The Kenya harvest is well underway, and we’re in the midst of our purchase planning process for 2023 shipments! To get a sense of how things are going on the ground, we reached out to our good friend Christophe Brinker with our primary Kenya exporting partner Ibero.
Atlas: Christophe, thanks for helping us share updates from Kenya with our roasters clients! First, could you tell us about pre-harvest conditions this year compared to previous years? Anything worth noting about the weather, cherry development, cost and availability of inputs, access to working capital, the prevalence of pests/fungus/other infirmities, etc.?
Ibero: The season started with an extended dry period beginning in 2021. Because of this, the trees were very stressed and managed to get a good flowering in April and May 2022, once the rains finally came. The weather then remained quite cold during the months of June to October, which was quite beneficial for cherry maturation. The second rainy season came in around the end of November but was quite short. Because of this, the amount of diseases remained quite manageable.
Atlas: How have harvest and processing conditions been so far? Is anything worth noting about the consistency of ripening, % of P1 parchment relative to other grades, drying conditions, etc.?
Ibero: We are seeing a bit more light coffees this year. Compared to the last main season, where we had up to 40% of AAs, the screen size is a bit smaller, but we still see good outturns of 25-35% AAs. However, the cherries show a high sugar content, and the quality seems quite promising.
Atlas: Are there any noteworthy updates regarding social or other developmental projects in areas that Atlas has been buying from?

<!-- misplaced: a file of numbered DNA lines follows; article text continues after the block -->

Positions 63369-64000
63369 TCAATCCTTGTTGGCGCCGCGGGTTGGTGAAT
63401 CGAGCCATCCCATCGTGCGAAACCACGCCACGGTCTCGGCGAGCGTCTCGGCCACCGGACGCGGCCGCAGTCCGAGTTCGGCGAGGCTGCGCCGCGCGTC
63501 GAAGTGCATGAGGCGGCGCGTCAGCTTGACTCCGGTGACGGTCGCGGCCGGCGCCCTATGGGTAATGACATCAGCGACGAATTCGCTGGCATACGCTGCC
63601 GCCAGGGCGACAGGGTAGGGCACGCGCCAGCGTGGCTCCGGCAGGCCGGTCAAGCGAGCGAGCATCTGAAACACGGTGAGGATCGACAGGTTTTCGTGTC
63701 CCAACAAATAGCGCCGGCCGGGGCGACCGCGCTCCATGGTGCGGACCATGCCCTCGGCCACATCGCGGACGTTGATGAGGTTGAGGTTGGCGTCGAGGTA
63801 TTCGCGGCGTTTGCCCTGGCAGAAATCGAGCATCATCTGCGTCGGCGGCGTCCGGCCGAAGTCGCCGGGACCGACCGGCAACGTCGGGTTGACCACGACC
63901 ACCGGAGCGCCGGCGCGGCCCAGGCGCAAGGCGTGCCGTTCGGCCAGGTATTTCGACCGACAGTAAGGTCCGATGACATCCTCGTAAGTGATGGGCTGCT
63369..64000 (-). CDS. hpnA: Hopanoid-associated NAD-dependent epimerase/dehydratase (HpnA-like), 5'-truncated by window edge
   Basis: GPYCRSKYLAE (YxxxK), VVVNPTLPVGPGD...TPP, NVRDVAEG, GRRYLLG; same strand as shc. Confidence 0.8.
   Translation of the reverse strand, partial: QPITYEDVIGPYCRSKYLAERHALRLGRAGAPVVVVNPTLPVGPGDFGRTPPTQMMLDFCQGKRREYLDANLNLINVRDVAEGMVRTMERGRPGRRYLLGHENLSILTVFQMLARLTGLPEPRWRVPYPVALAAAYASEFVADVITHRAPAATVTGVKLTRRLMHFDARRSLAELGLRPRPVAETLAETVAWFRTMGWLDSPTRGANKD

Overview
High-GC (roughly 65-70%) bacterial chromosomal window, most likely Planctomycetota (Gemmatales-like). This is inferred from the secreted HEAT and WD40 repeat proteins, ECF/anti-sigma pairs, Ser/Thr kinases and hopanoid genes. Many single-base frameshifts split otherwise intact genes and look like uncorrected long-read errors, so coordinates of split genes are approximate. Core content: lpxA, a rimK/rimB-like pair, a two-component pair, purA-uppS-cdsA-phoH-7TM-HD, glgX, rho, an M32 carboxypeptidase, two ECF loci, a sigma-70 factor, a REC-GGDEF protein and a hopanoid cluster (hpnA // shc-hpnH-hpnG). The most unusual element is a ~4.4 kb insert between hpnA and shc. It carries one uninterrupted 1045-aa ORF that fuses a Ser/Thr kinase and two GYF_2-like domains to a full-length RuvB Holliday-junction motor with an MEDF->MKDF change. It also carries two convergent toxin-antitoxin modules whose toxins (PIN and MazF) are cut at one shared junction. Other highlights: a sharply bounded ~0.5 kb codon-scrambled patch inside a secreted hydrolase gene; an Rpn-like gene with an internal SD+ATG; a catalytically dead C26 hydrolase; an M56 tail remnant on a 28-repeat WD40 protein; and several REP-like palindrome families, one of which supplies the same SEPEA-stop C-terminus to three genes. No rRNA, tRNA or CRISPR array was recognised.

Ibero: The Iyego cooperative has finally launched its Penagos eco-pulper at the Iyego main washing station. This is supposed to reduce water usage and reduce the efforts in processing coffees.
Atlas: Are there any updates regarding Bloom societies, statistics from their 2021/22 production, new initiatives funded by premiums, etc.?
Ibero: We have added some more cooperatives to the Bloom project and extended the Bloom agronomists team.
Atlas: Generally, have you noticed any quality trends from specific growing areas that Atlas and our clients should be mindful of? For example, are Murang’a, Kiambu, Kirinyaga, or Nyeri showing particularly interesting qualities or character from what you’ve cupped to date?
Ibero: This season, the cup profile in Central Kenya (including the aforementioned counties) shows more sweet/ dark fruits (berries) than citric and tomato acidity in previous years.
Atlas: How have conditions been at Endebess Estate so far this season? Do you have any early indications of how the quality and availability of naturals will be this year? How have the washed coffees from Endebess compared to coffees from other groups Atlas works with?
Ibero: The quality and quantity of the coffee at Endebess look very promising. They have received good rains during the year. For the natural, they have put in a lot of extra effort this year and have chosen cherries from specific well-performing blocks in the farm. We expect to see the first natural coffees (by early February) and are looking forward to cupping it. For the washed, we have only received the first pickings for now. The quality is good, but difficult to compare with central Kenyan coffees as the cup profile differs in Western Kenya. We expect the best-performing washed lots to be delivered towards the end of this month.
We hope this update is helpful and gets your purchase planning wheels turning! We’ll continue to post more news as it comes in, and please reach out to your Atlas rep for more info about planning and availability if you haven’t heard from them already. We begin cupping this week and are excited to share our upcoming coffees from Kenya!
All images used with credit/permission from Christophe Brinker.